Part II Intertemporal Portfolio Choice and Asset Pricing

5 Present Value Relations 121

5.1 Market Efficiency 121

5.1.1 Tests of Autocorrelation in Stock Returns 124

5.1.2 Empirical Evidence on Autocorrelation in Stock Returns 125

5.2 Present Value Models with Constant Discount Rates 127

5.2.1 Dividend-Based Models 127

5.2.2 Earnings-Based Models 131

5.2.3 Rational Bubbles 132

5.3 Present Value Models with Time-Varying Discount Rates 134

5.3.1 The Campbell-Shiller Approximation 134

5.3.2 Short-and Long-Term Return Predictability 137

5.3.3 Interpreting US Stock Market History 140

5.3.4 VAR Analysis of Returns 143

5.4 Predictive Return Regressions 144

5.4.1 Stambaugh Bias 145

5.4.2 Recent Responses Using Financial Theory 146

5.4.3 Other Predictors 148

5.5 Drifting Steady-State Models 150

5.5.1 Volatility and Valuation 150

5.5.2 Drifting Steady-State Valuation Model 151

5.5.3 Inflation and the Fed Model 153

5.6 Present Value Logic and the Cross-Section of Stock Returns 153

5.6.1 Quality as a Risk Factor 154

5.6.2 Cross-Sectional Measures of the Equity Premium 154

5.7 Solution and Further Problems 156

6 Consumption-Based Asset Pricing 161

6.1 Lognormal Consumption with Power Utility 162

6.2 Three Puzzles 163

6.2.1 Responses to the Puzzles 166

6.3 Beyond Lognormality 168

6.3.1 Time-Varying Disaster Risk 173

6.4 Epstein-Zin Preferences 176

6.4.1 Deriving the SDF for Epstein-Zin Preferences 178

6.5 Long-Run Risk Models 182

6.5.1 Predictable Consumption Growth 182

6.5.2 Heteroskedastic Consumption 184

6.5.3 Empirical Specification 186

6.6 Ambiguity Aversion 187

6.7 Habit Formation 191

6.7.1 A Ratio Model of Habit 192

6.7.2 The Campbell-Cochrane Model 193

6.7.3 Alternative Models of Time-Varying Risk Aversion 198

6.8 Durable Goods 199

6.9 Solutions and Further Problems 201

7 Production-Based Asset Pricing 207

7.1 Physical Investment with Adjustment Costs 207

7.1.1 A q-Theory Model of Investment 208

7.1.2 Investment Returns 212

7.1.3 Explaining Firms’ Betas 214

7.2 General Equilibrium with Production 215

7.2.1 Long-Run Consumption Risk in General Equilibrium 215

7.2.2 Variable Labor Supply 220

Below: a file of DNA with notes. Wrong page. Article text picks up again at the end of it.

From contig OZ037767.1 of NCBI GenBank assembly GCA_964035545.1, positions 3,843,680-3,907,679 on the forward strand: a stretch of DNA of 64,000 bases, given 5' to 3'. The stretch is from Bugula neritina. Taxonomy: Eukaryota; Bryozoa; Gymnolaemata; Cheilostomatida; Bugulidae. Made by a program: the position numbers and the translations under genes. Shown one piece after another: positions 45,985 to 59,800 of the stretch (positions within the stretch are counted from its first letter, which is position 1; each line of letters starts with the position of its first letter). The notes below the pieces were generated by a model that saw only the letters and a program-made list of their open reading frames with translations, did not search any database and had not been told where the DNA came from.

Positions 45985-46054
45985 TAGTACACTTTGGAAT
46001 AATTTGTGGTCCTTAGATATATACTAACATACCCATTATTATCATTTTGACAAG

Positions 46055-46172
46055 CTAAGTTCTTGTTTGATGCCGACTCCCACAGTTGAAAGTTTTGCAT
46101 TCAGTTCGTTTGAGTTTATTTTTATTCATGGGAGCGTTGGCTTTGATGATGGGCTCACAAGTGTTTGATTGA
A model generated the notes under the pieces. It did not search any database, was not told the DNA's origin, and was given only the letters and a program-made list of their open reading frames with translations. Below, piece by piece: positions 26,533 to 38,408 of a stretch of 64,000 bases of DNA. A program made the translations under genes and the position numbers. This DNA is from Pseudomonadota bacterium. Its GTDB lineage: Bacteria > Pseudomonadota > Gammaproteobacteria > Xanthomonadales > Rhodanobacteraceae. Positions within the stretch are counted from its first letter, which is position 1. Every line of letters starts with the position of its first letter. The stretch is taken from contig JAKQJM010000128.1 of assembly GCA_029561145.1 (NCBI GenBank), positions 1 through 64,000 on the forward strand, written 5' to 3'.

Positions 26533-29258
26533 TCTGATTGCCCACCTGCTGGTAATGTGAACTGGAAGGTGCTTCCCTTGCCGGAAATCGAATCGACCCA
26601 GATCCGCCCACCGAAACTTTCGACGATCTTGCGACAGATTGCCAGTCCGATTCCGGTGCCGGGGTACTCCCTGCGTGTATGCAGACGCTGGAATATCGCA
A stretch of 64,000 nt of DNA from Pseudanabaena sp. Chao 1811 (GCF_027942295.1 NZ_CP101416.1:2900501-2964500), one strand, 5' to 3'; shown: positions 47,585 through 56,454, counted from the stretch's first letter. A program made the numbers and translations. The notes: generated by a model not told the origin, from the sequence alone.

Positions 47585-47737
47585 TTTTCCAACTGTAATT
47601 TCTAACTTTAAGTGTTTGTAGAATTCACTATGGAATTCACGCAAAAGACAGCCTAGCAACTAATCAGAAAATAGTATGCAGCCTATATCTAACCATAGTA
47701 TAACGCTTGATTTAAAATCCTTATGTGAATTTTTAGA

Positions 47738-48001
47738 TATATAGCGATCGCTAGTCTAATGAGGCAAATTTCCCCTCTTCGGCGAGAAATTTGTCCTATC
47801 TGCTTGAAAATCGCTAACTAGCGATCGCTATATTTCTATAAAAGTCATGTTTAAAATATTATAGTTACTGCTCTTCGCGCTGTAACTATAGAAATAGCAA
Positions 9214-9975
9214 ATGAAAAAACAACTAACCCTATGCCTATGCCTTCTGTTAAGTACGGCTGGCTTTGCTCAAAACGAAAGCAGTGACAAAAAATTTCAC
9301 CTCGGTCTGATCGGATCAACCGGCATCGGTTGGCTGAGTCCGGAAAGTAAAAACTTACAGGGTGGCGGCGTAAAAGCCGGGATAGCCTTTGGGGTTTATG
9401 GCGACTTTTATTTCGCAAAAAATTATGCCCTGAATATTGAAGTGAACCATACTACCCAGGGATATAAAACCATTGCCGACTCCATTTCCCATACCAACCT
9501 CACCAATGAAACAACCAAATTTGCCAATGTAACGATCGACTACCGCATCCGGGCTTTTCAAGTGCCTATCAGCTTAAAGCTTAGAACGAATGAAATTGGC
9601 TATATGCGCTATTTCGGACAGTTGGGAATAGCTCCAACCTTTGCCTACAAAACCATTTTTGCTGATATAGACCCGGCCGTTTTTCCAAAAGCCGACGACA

7.2.3 Habit Formation in General Equilibrium 222

7.3 Marginal Rate of Transformation and the SDF 222

7.4 Solution and Further Problem 226

8 Fixed-Income Securities 229

8.1 Basic Concepts 230

8.1.1 Yields and Holding-Period Returns 230

8.1.2 Forward Rates 234

8.1.3 Coupon Bonds 236

8.2 The Expectations Hypothesis of the Term Structure 237

8.2.1 Restrictions on Interest Rate Dynamics 238

8.2.2 Empirical Evidence 239

8.3 Affine Term Structure Models 241

8.3.1 Completely Affine Homoskedastic Single-Factor Model 242

8.3.2 Completely Affine Heteroskedastic Single-Factor Model 245

8.3.3 Essentially Affine Models 246

8.3.4 Strong Restrictions and Hidden Factors 249

8.4 Bond Pricing and the Dynamics of Consumption Growth and Inflation 250

8.4.1 Real Bonds and Consumption Dynamics 250

8.4.2 Permanent and Transitory Shocks to Marginal Utility 252

8.4.3 Real Bonds, Nominal Bonds, and Inflation 254

8.5 Interest Rates and Exchange Rates 257

8.5.1 Interest Parity and the Carry Trade 258

8.5.2 The Domestic and Foreign SDF 260

8.6 Solution and Further Problems 264

9 Intertemporal Risk 269

9.1 Myopic Portfolio Choice 270

9.2 Intertemporal Hedging 272

9.2.1 A Simple Example 272

9.2.2 Hedging Interest Rates 273

9.2.3 Hedging Risk Premia 277

9.2.4 Alternative Approaches 283

9.3 The Intertemporal CAPM 283

9.3.1 A Two-Beta Model 283

9.3.2 Hedging Volatility: A Three-Beta Model 287

9.4 The Term Structure of Risky Assets 290

9.4.1 Stylized Facts 290

9.4.2 Asset Pricing Theory and the Risky Term Structure 291

9.5 Learning 295

9.6 Solutions and Further Problems 299

Part III Heterogeneous Investors

10 Household Finance 307

10.1 Labor Income and Portfolio Choice 308

10.1.1 Static Portfolio Choice Models 308

10.1.2 Multiperiod Portfolio Choice Models 312

10.1.3 Labor Income and Asset Pricing 316

10.2 Limited Participation 318

10.2.1 Wealth, Participation, and Risktaking 318

10.2.2 Asset Pricing Implications of Limited Participation 322

10.3 Underdiversification 323

10.3.1 Empirical Evidence 324

10.3.2 Effects on the Wealth Distribution 327

10.3.3 Asset Pricing Implications of Underdiversification 329

10.4 Responses to Changing Market Conditions 331

10.5 Policy Responses 334

10.6 Solutions and Further Problems 335

11 Risksharing and Speculation 341

11.1 Incomplete Markets 342

11.1.1 Asset Pricing with Uninsurable Income Risk 342

11.1.2 Market Design with Incomplete Markets 345

11.1.3 General Equilibrium with Imperfect Risksharing 346

11.2 Private Information 347

11.3 Default 349

11.3.1 Punishment by Exclusion 349

11.3.2 Punishment by Seizure of Collateral 353

11.4 Heterogeneous Beliefs 354

11.4.1 Noise Traders 354

11.4.2 The Harrison-Kreps Model 356

11.4.3 Endogenou Margin Requirements 359

11.5 Solution and Further Problems 363

12 Asymmetric Information and Liquidity 371

12.1 Rational Expectations Equilibrium 372

12.1.1 Fully Revealing Equilibrium 372

12.1.2 Partially Revealing Equilibrium 375

12.1.3 News, Trading Volume, and Returns 378

12.1.4 Equilibrium with Costly Information 380

12.1.5 Higher-Order Expectations 383

12.2 Market Microstructure 384

12.2.1 Information and the Bid-Ask Spread 385

12.2.2 Information and Market Impact 389

12.2.3 Diminishing Returns in Active Asset Management 392

12.3 Liquidity and Asset Pricing 392

12.3.1 Constant Trading Costs and Asset Prices 393

12.3.2 Random Trading Costs and Asset Prices 395

12.3.3 Margins and Asset Prices 396

12.3.4 Margins and Trading Costs 397

12.4 Solution and Further Problems 400

References 405

Index 435